Monthly Archives: October 2014

Does trust in money mean trusting there won’t be helicopters?

My ebay copy of Azariades’ ‘Intertemporal Macroeconomics’ arrived in the post today, and, excitedly thumbing through it, trying to work out what had caused the previous owner to scrawl ironic exclamation marks, or underline, I stumbled on a paper by … Continue reading

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Paul Krugman and Gavyn Davies on secular stagnation

Paul Krugman steps in to clarify the distinction between stagnation in growth rates brought upon by a reduced growth in supply – population, technology, participation – and demand.   His piece was prompted by Gavyn Davies’ reporting on some econometrics that … Continue reading

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Why I’m against helicopter drops

More on helicopter money, prompted by Simon Wren Lewis’ post, and exchanges with Eric Lonnergan and others in the comments appended to my last post on this. First, responding to Simon.  He says that I argue “that if the central … Continue reading

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Janet Yellen should keep off the inequality topic

Janet Yellen’s remarks were ill-judged, in my view, and invite attacks on the institution of the Fed and the independence of monetary policy. They also don’t do a great service to the cause of doing something about inequality. 1. She … Continue reading

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The Fed dog is not being wagged by the freshwater or saltwater academic tails

This post replies to a Bloomberg View piece by Noah Smith, which I would caricature as describing the Fed’s economic analysis staff as a dog being wagged alternately by laissez faire freshwater, RBC academics and then activist, sticky-price New Keynesian … Continue reading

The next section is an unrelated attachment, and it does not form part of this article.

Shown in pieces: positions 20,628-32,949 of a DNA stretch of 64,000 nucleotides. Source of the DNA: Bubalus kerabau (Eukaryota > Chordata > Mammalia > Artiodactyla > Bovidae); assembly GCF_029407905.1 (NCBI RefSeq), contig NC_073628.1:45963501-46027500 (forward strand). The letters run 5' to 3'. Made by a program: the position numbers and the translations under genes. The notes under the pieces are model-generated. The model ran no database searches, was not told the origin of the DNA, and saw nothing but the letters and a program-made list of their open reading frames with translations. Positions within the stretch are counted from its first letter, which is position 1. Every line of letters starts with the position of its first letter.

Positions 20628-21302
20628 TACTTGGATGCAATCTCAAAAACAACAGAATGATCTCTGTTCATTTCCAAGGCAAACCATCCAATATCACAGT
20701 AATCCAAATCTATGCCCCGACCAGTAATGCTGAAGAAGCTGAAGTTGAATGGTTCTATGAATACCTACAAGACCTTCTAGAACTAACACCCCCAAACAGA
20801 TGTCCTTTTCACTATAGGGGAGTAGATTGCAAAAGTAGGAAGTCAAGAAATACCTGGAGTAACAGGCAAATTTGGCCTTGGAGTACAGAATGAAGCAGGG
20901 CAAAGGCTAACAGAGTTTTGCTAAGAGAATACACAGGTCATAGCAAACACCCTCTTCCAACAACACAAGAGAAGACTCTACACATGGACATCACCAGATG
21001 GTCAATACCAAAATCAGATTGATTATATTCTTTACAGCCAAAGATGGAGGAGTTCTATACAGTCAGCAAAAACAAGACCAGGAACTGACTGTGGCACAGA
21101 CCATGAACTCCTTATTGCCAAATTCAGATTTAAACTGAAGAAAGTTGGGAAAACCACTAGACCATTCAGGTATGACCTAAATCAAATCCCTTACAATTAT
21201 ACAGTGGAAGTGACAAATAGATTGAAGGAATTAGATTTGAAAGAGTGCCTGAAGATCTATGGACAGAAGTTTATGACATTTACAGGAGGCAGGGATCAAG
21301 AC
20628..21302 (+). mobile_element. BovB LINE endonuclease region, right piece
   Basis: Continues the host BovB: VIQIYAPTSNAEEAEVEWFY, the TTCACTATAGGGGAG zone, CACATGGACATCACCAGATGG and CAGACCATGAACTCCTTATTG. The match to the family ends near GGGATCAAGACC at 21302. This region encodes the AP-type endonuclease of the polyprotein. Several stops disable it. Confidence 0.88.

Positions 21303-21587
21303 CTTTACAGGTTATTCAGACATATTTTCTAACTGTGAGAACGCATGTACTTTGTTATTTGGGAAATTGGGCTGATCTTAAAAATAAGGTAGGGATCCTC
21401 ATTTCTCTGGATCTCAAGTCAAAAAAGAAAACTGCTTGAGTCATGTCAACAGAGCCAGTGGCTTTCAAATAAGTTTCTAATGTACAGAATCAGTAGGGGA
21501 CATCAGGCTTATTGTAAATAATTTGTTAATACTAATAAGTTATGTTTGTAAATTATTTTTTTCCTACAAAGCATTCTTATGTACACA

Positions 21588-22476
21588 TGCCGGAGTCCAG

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Don’t call the helicopters yet!

This prompted by twitter commentary on Buiter’s recent paper explaining why helicopter drops will always work and stimulate the economy;  a formal paper echoing the call for money printing by Mark Blyth and Eric Lonergan in Foreign Affairs. Buiter’s paper … Continue reading

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The Kingston University Heterodox Economics Business Model

Kingston University Economics Department have been hiring.  And it made me wonder about the business model of their department.  The hiring is prompted by the recruitment of the author of international bestseller ‘Debunking Economics’ by Steve Keen.  The ads made … Continue reading

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Inequality: is it defensible to nurture equality within a nation, ignoring inequality across nations?

John Cochrane’s remarks about greatly falling inequality across nations dwarfing the detail of slight increases in inequality within some Western capitalist economies are a pretty powerful objection Piketty’s call for redistributive taxes to hit the richest percentiles.  Much how cross-nation … Continue reading

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A rider to Noah Smith’s riposte to John Cochrane’s diatribe on inequality

This follows Noah Smith’s recent Bloomberg view piece replying to John Cochrane.  I won’t restate all the good points John makes, which are recounted carefully in Noah’s post.  Instead I’ll list some other counters.  If you have read Noah’s article, … Continue reading

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